Document Type


Publication Date

Fall 2023

Course Description

Through the lens of education, this class will examine how systems of power and privilege pathologize difference and diversity and, alternatively, the approaches of resistance that enact liberating practices by engaging in a productive and affirmative power of difference. In order to analyze difference and diversity, the course operates from two standpoints. First, we’ll interrogate the narrative that education is simply either a site of neutrality or a tool working against repression. Second, we’ll look at how difference and diversity themselves are constructed. This means that social, cultural, historical, philosophical, economic, and political entanglements influence their development and enactment. As such, difference and diversity can also then be deconstructed and reconstructed. Additionally, as a Power, Privilege, and Diversity (PPD) course,2 we will pay particular attention to the ways in which education, broadly considered, both actively and passively participates in maintaining power, oppression, and privilege in the United States. I say “broadly considered” because education is not limited to traditional modes and formal environments of schooling—in fact, the narrative that formal schooling is the primary mode of education is one example of how difference is (re)produced. Our study of difference engages several overlapping themes: the production of subjectivity, the body, how power operates and is produced, and the role of stories and archives. We will begin by examining the theoretical and historical foundations that frame the contemporary production of difference in educational discourse and practice, including how they inform related power dynamics. We’ll explore how this particular production of difference creates boundaries of race, sex, and class in education and schooling. We’ll then turn from the continental United States towards the Pacific to see how these same productions of difference, diversity, privilege, and power are translated within the context of Hawai‘i. Throughout the course we’ll consider how archives themselves can perpetuate difference, often through the absence of those voices who have been historically underrepresented and marginalized.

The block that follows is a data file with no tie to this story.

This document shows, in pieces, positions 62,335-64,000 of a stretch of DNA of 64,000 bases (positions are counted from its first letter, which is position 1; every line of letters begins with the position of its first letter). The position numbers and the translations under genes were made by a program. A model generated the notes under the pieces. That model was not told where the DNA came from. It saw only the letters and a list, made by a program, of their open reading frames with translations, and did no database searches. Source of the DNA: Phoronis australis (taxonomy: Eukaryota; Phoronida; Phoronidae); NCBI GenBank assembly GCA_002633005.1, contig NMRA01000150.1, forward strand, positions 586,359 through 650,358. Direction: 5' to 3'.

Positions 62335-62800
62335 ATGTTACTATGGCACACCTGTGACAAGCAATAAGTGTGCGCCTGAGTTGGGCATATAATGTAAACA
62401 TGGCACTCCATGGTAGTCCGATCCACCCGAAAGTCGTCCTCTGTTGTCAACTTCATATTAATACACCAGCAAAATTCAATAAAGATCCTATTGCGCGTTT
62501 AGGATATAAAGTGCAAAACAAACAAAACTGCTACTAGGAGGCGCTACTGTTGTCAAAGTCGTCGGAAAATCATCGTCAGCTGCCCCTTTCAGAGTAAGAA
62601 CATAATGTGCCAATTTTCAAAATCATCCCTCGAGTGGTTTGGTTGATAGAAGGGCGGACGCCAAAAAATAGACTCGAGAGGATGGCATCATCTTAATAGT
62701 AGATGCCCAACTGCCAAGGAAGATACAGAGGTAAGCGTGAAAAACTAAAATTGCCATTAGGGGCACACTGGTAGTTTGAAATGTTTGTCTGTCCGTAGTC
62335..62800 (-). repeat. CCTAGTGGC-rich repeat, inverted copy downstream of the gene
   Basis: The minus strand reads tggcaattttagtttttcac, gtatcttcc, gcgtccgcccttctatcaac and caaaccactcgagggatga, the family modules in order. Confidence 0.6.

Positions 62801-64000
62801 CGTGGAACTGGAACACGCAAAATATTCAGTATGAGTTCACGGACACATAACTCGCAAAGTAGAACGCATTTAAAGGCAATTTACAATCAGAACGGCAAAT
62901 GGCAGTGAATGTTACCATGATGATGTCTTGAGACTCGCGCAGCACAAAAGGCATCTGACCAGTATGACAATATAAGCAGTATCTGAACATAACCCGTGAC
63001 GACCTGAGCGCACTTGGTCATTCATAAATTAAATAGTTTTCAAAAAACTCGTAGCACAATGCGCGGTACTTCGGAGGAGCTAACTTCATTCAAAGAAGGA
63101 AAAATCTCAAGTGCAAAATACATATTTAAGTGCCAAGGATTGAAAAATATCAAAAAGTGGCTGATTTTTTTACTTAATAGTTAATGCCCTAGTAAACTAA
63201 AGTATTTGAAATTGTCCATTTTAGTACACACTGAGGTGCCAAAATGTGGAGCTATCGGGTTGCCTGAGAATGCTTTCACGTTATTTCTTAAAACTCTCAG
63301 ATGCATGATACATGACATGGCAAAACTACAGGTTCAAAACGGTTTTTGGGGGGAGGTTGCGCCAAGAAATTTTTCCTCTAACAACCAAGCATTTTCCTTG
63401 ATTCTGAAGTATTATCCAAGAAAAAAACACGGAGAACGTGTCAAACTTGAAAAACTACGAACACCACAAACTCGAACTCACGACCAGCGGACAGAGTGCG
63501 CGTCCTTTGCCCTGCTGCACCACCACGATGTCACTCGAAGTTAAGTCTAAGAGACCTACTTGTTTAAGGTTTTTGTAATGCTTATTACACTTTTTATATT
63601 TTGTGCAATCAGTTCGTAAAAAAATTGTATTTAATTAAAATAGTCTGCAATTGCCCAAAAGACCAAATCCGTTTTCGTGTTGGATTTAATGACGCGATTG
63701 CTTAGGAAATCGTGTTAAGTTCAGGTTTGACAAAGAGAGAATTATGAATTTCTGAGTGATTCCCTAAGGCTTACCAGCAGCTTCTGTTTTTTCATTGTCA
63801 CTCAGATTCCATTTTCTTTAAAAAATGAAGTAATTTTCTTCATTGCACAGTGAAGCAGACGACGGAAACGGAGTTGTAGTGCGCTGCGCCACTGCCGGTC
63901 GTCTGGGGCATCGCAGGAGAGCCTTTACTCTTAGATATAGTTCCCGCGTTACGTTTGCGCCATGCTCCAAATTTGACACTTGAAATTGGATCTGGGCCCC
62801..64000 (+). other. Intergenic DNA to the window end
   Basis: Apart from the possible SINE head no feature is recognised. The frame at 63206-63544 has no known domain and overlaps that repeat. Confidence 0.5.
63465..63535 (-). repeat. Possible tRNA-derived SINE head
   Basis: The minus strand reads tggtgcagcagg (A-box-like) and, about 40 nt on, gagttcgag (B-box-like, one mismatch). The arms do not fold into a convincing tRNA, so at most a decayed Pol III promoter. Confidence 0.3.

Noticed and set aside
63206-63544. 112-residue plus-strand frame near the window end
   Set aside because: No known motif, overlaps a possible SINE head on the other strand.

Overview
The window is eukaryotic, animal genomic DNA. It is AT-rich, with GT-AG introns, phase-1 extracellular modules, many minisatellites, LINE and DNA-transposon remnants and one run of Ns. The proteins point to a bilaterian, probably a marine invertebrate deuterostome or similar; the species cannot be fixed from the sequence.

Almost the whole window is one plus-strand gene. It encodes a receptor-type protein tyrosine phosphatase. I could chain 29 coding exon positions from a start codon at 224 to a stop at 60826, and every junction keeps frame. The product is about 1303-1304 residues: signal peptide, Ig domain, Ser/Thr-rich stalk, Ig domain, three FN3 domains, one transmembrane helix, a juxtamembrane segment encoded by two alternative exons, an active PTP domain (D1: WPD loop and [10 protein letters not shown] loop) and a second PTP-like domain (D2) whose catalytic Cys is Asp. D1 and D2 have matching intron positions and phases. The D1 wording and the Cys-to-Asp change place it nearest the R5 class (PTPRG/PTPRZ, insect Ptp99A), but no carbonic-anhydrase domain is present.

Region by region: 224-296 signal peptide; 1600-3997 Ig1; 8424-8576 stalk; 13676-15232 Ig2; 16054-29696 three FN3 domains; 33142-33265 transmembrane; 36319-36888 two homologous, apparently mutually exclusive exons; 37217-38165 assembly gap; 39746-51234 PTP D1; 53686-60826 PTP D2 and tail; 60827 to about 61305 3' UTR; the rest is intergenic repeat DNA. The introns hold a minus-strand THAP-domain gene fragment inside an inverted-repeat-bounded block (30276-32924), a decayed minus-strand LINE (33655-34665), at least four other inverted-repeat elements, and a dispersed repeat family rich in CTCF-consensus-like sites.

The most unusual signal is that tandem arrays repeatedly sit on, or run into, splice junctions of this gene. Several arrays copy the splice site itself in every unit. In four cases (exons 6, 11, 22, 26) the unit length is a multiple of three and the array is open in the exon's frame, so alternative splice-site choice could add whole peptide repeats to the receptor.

Student Outcomes

Upon successful course completion, students will be able to . . . 1. describe how difference is produced in context of systems and institutions of power; 2. identify and analyze key educational debates and issues in relation to the production of difference and diversity, articulating their positions critically and reflectively; 3. demonstrate an ability to engage topics of power, privilege, diversity, and difference with curiosity, creativity, integrity, and growth through the completion of three course projects; and from the University Learning Goals, 4. “understand and appreciate cultures, languages and groups different than their own and regularly reflect on domestic and global issues of power, privilege and diversity.”1